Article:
GITMO Detainee Calls Al Jazeera From Inside Prison! + ‘Toxic waste’ behind Somali piracy

Dandelion Salad

VOTERSTHINKdotORG

http://earth2obama.org/

April 14, 2009 MSNBC Rachel Maddow

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‘Toxic waste’ behind Somali piracy

By Najad Abdullahi
ICH
April 15, 2009 “Al Jazeera”

Somali pirates have accused European firms of dumping toxic waste off the Somali coast and are demanding an $8m ransom for the return of a Ukranian ship they captured, saying the money will go towards cleaning up the waste.

The ransom demand is a means of “reacting to the toxic waste that has been continually dumped on the shores of our country for nearly 20 years”, Januna Ali Jama, a spokesman for the pirates, based in the semi-autonomous region of Puntland, said.

[…]

via Information Clearing House – ICH.

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Guantanamo detainee claims abuse

Al Jazeera English
April 15, 2009

An inmate in the US prison facility at Guantanamo Bay, Cuba, has told Al Jazeera that he has been beaten while in custody and had tear gas used on him after refusing to leave his cell.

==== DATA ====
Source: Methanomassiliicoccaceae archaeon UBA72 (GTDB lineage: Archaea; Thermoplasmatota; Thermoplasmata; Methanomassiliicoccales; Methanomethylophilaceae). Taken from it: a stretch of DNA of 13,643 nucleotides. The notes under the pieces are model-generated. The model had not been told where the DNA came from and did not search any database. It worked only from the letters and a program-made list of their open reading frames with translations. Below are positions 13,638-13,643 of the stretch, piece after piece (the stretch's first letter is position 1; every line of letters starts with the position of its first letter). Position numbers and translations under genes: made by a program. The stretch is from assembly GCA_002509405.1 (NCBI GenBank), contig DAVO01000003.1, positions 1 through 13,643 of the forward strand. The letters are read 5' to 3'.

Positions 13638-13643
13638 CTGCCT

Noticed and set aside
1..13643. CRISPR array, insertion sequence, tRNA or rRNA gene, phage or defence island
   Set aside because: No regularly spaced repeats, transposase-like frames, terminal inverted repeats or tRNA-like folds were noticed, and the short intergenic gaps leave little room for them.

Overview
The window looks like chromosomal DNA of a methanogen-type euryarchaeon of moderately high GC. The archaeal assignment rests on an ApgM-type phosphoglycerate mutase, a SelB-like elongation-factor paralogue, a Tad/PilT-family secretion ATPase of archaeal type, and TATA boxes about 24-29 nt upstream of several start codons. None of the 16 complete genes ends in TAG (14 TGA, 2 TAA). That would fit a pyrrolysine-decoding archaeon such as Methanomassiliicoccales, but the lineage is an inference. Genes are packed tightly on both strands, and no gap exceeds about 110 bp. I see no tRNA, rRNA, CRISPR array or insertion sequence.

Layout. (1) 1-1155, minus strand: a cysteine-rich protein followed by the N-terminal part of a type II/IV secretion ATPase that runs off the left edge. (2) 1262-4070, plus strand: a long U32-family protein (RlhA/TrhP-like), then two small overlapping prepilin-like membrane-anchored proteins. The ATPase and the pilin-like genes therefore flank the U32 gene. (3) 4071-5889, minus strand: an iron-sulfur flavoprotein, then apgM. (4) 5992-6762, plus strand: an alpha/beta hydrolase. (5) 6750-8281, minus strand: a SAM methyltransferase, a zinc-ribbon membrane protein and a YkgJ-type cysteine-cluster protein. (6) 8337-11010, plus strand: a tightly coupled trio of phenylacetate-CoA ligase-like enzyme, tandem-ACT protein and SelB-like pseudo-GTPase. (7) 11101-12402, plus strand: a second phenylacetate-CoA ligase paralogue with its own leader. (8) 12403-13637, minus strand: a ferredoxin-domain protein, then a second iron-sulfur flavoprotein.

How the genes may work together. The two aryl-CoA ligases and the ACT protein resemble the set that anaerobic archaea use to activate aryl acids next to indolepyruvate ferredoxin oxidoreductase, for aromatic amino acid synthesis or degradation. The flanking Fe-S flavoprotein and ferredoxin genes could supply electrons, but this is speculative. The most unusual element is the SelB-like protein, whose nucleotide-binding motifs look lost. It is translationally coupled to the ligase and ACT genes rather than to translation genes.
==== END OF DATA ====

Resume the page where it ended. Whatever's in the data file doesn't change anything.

Mohammad al-Qurani, a Chadian national, said in a phone call to Al Jazeera that the alleged ill-treatment “started about 20 days” before Barack Obama became US president and “since then I’ve been subjected to it almost every day”.

“Since Obama took charge he has not shown us that anything will change,” he said.

[…]

via Al Jazeera English – Americas – Guantanamo detainee claims abuse.

h/t: CLG

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Farce at Guantánamo, as cleared prisoner’s habeas petition is denied by Andy Worthington

The Story of Ayman Batarfi, a Doctor in Guantánamo by Andy Worthington

Obama Takes Bush Position On Habeas Corpus

Gitmo

You Are Being Lied to About Pirates By Johann Hari

You Are Being Lied to About Pirates By Johann Hari

Dandelion Salad

By Johann Hari
ICH
April 12, 2009 “Huffington Post